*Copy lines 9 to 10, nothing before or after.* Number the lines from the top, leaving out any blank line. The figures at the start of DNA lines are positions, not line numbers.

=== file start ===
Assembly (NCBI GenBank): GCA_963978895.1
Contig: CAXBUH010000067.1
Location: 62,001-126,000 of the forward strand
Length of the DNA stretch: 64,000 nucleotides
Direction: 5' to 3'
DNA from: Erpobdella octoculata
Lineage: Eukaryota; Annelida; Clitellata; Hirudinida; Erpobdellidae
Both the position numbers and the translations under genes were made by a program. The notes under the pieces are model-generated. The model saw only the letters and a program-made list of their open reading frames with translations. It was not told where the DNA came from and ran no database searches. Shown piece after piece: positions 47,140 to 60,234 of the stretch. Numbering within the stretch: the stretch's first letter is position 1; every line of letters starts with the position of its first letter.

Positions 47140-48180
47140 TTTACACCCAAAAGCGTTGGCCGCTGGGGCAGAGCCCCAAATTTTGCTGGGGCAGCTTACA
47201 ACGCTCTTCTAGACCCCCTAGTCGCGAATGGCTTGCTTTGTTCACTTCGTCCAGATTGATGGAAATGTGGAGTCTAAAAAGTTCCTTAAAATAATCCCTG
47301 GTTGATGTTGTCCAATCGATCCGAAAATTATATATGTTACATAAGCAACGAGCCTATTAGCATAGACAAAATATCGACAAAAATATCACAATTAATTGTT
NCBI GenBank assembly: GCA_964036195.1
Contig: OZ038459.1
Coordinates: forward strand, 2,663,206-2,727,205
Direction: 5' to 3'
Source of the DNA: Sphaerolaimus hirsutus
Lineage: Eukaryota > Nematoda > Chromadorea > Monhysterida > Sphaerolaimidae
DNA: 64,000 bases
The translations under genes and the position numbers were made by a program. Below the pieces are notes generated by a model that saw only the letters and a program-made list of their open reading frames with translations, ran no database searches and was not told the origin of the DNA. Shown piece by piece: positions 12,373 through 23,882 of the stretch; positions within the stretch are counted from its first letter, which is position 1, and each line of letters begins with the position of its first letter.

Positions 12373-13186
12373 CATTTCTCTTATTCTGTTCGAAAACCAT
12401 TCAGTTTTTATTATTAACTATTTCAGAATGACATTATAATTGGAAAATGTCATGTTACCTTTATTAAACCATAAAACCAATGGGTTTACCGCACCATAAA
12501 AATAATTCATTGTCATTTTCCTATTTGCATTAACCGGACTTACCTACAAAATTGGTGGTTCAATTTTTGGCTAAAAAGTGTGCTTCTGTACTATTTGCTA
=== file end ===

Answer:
Positions 47140-48180
47140 TTTACACCCAAAAGCGTTGGCCGCTGGGGCAGAGCCCCAAATTTTGCTGGGGCAGCTTACA